The recent passing of Eunice Kennedy Shriver, founding mother of the Special Olympics, reminds me of the progress we have made in how we perceive and interact with developmentally disabled people. Shriver’s work was part of a larger movement to return these “special” people to the mainstream of society that many of them had been locked out of for decades.
Wisconsin began its segregation of the developmentally disabled and of those suffering from epilepsy in the 1890s. After years of debate and numerous revelations of the inhumane and often abusive care provided by local governments, the legislature established the Wisconsin Home for the Feeble-Minded. Brutal as it sounds today, the term feeble-minded was accepted usage in the 19th century, when moron, imbecile and idiot were the clinically accepted headings under which degrees of intellectual disability were filed.
The Wisconsin Home was built on one thousand acres of wild parkland on the banks of the Chippewa River east of Chippewa Falls. The setting was truly idyllic, with fresh water springs, grassy meadows and groves of tall trees. The location reflected the not inaccurate belief that the country was a healthier place to live than the city. And it was isolated, away from large population centers. The reformers who founded the Home wanted it to be an island of refuge whose “inmates” would neither do harm nor be harmed.
Twenty formidible brick and stone buildings were in the original plan, later expanded to twice that number and more. The first inmate crossed the threshold in June 1897. By October, twelve hundred were admitted.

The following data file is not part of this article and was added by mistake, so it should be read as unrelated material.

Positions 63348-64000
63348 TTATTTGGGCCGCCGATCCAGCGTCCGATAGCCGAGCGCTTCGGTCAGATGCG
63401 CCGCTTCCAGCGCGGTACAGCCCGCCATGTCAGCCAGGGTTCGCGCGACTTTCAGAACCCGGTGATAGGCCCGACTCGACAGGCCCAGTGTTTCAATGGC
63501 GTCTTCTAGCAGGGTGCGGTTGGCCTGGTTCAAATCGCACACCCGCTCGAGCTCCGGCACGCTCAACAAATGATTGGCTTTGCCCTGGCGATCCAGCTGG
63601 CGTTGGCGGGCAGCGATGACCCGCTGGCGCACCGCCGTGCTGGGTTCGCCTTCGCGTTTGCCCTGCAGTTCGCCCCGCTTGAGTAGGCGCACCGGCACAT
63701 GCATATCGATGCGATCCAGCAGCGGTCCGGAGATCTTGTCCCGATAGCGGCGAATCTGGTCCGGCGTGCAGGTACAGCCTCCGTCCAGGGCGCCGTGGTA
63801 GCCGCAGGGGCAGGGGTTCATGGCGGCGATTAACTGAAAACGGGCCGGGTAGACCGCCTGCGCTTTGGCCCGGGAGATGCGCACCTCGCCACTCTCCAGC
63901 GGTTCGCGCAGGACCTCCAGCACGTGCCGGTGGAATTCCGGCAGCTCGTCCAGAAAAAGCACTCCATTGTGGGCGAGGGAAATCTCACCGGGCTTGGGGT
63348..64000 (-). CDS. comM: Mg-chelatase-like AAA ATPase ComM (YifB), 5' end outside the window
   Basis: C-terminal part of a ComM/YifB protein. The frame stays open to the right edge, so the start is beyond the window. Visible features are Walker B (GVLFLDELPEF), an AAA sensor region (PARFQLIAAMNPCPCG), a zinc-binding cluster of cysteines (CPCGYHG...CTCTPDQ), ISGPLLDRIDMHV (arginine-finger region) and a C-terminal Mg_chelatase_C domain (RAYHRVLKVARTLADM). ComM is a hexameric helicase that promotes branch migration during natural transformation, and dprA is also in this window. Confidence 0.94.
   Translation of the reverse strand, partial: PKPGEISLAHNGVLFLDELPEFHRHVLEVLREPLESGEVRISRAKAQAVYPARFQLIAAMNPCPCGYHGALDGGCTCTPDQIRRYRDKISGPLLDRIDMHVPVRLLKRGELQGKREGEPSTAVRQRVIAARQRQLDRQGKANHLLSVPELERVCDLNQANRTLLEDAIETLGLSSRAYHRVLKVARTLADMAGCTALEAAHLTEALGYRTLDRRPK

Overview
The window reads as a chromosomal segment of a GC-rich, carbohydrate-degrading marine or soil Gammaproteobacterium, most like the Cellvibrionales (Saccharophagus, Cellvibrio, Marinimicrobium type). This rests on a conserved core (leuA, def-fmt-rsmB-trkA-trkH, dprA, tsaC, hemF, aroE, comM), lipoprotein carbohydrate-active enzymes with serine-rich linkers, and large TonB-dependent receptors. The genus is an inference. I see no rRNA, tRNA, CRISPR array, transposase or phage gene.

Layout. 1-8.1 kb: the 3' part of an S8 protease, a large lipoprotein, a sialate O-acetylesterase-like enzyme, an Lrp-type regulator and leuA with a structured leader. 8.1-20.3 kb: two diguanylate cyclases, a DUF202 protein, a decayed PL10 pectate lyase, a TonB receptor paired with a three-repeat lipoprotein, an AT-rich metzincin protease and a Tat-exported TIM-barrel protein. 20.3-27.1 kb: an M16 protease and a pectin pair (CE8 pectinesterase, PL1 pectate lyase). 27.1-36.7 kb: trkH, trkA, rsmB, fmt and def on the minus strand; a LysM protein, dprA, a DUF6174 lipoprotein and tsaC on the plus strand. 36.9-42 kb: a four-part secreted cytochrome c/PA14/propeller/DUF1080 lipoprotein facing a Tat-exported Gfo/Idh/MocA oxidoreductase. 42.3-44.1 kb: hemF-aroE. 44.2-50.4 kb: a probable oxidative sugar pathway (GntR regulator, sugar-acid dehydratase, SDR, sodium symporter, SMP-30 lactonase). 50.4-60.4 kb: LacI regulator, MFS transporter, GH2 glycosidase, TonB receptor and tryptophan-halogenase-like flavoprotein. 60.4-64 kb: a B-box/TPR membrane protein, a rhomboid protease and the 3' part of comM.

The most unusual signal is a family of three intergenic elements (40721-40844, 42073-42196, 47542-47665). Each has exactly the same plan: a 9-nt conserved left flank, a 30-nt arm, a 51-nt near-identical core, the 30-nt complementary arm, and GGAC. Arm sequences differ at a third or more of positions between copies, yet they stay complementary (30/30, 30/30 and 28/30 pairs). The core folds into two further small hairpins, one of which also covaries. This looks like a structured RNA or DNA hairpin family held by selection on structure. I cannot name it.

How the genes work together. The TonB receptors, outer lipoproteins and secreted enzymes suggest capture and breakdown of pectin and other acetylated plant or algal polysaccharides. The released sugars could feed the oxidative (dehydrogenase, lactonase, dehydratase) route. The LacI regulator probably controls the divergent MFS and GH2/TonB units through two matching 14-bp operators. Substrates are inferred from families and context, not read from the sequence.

Most were children of poverty, the offspring of parents without the means to care for a child with special needs, or orphans who, because of their disability, were not likely to be adopted by extended family or friends. Fear was a motivating factor. Parents and local officials feared that the slow-witted boy would mature into an unmanageable, dangerous man and the simple-minded girl would develop into a promiscuous breeder of more children just like her.
The humane, progressive, forward-thinking course was to sequester these youngsters on the island, train them to perform the simple tasks of farm labor, handicrafts and house keeping, and put them to work. They would raise and preserve nearly all the food they ate, build much of their furniture, make, mend and launder clothing, cook and clean, maintain the grounds and, as teenagers and older, care for younger inmates. Given useful work and a productive role, they would remain on the island for life.
As the initial training programs succeeded and were improved by the addition of “special education” classes in the early 1900s, they sowed the seeds of the Home’s demise. If developmentally disabled people could be trained to function on the island, they could be trained to function off of it as well.
It took many years of slow progress in the law, medicine, education, civil rights and, most importantly, in the attitude of those of us who are not developmentally disabled for the “inmates” to be allowed to leave the island. For that attitudinal change we owe much to Eunice Kennedy Shriver and countless other less-heralded activists.
The “inmates” of 1897 are today’s Special Olympians and on the island no more.